If University President Lawrence S. Bacow were to watch the videos that Joshua Y. Chiang’s ’22 posts on TikTok, Chiang believes his reaction would probably be “negative.” After all, one of Chiang’s followers on the app has called him “the CEO of exposing Harvard.”
Chiang — who has garnered more than 86 thousand followers on the app — first went viral after he posted a video showing that the colored Luxembourg chairs in Harvard Yard cost $762.00 each.
If you happen to be uncultured (or a boomer), TikTok is an app that hosts a smörgåsbord of short videos, each only 15 to 60 seconds long. It is best known for clips of users mimicking viral dance challenges, made possible by TikTok’s large library of songs and widespread following.
But TikTok is home to much more content than just dance videos. A number of Harvard students have found a home on the app, including Chiang. His videos are an eclectic portrayal of Harvard life, from exclusive community dinners in Eliot, to day-in-the-life vlogs, to videos explaining every student’s unspoken desire to get hit by the Quad Shuttle in order to not pay tuition.
Chiang’s content highlights some of the more comical ways Harvard chooses to spend its endowment: Specifically, Chiang has garnered followers by creating videos about the vast selection of off-brand cereal in the dining halls and the mold that was growing in his dorm room in Eliot House.
Asked why he made these videos, Chiang says, “I think I only do that because I, myself, have been slightly disappointed [with the living conditions at Harvard]. Because it’s like, you come to one of the best universities in the world, and there is mold in my room or the washing machines don’t work and I can’t do my laundry.”
Describing his video-making process, Chiang says, “What has been doing well, I try to mimic.” He admits that “sometimes it works; sometimes it doesn't.”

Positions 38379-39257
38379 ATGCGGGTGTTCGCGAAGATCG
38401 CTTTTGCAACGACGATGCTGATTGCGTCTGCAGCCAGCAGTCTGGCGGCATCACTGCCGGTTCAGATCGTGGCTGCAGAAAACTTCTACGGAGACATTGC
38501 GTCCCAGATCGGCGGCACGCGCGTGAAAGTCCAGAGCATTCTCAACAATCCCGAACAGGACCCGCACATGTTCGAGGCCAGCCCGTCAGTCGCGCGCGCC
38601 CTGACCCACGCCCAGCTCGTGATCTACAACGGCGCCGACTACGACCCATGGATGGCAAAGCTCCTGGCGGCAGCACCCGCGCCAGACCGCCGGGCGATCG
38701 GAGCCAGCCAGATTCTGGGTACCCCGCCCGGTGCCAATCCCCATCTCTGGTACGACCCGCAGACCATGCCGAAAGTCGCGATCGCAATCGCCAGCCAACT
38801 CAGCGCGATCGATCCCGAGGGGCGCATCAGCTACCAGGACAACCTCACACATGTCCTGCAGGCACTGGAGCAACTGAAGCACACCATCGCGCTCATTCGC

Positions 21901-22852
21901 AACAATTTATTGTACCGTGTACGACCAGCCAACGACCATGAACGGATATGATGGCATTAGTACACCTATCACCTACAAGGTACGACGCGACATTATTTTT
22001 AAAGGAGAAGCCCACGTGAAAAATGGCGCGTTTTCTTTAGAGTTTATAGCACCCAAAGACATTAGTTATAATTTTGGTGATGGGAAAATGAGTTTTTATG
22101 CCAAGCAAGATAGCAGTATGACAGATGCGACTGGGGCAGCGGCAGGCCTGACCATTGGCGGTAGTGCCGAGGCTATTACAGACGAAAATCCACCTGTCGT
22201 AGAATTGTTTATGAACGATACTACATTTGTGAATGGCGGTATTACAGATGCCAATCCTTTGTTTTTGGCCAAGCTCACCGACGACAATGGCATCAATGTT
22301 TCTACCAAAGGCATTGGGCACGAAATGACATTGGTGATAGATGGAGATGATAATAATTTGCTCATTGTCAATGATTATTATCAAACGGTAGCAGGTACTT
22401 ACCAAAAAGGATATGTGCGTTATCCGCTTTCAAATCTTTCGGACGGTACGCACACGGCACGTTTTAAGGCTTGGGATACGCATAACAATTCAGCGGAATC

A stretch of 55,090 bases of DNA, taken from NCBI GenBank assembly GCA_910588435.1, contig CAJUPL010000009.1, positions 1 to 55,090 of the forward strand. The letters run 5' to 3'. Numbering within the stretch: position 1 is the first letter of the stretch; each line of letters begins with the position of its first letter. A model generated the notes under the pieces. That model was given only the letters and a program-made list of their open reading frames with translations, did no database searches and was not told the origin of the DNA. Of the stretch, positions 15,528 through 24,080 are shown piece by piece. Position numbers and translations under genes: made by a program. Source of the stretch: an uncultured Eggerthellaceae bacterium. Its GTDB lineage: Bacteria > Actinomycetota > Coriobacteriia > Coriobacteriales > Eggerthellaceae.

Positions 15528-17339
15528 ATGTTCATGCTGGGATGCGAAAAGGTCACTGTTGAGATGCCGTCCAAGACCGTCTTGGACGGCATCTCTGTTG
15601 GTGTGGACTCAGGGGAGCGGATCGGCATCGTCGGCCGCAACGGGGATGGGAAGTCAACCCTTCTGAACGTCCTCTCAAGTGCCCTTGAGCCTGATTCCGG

The normally-upbeat tone of most TikTok content belies the stress and demanding requirements of being an influencer, Chiang says.
He has recently decided to post videos less often. “When I posted random, boring, or uninteresting stuff, I noticed that people will unfollow me. And that’s also another stressful aspect,” he says. “What am I doing wrong? Why are people unfollowing me?”
In the beginning of his career, Chiang considered quitting the app because of the stress of constantly checking on the performance of his videos. Even now, he considers quitting, questioning whether TikTok is worth the impact on his mental health — he explains that he was recently surpassed in followers by two other TikTokers at Harvard, A. Blake Barclay ’22 (102 thousand followers) and Sam M.S. Welsh ’22 (158 thousand followers), both of whom are newer to TikTok than he is. Their success has made him ask: “What am I doing wrong?”
Chiang took a hiatus from the app and concluded “it honestly doesn’t matter how many followers I have, or who has more followers. It’s more about me, having fun making these videos, and ultimately documenting my time at Harvard.”
Moreover, Chiang often thinks about his status as an Asian American Harvard student on TikTok, a platform on which he says he “[doesn’t] see too many Asians.” Many of the top influencers on the app are white, including most members of the Hype House, a group of some of TikTok’s most popular users who produce content from a house in California.
Chiang wonders if being Asian American has an impact on his ability to gain followers. “I feel like if you’re an Asian influencer, your fan base is more likely to be Asians, whereas if you’re white, Asians and white people also follow you.”
Chiang also says that some people in the comment section of his videos perpetuate stereotypes about Asian Americans, specifically at Harvard. “Some of my comments, people would be like, ‘Of course, he’s Asian; he’s super smart.’”
Chiang says the experience of gaining more than 85 thousand followers on TikTok hasn’t changed his impression that “creative” post-graduation careers provide far less financial stability than other professions. Still, he has considered pursuing less “mom-approved” career paths like becoming a wedding photographer or pursuing TikTok further.
That’s why Chiang applied for a position at TikTok as a summer intern. While he doesn’t feel confident that he will land the role, he mentions that shortly after his first viral video someone who works on the partnerships program at TikTok messaged him directly, writing: “We love your content. Keep on making Harvard stuff.”
—Magazine writer Harrison R. T. Ward can be reached at firstname.lastname@example.org and on Twitter at @H_Dubs10.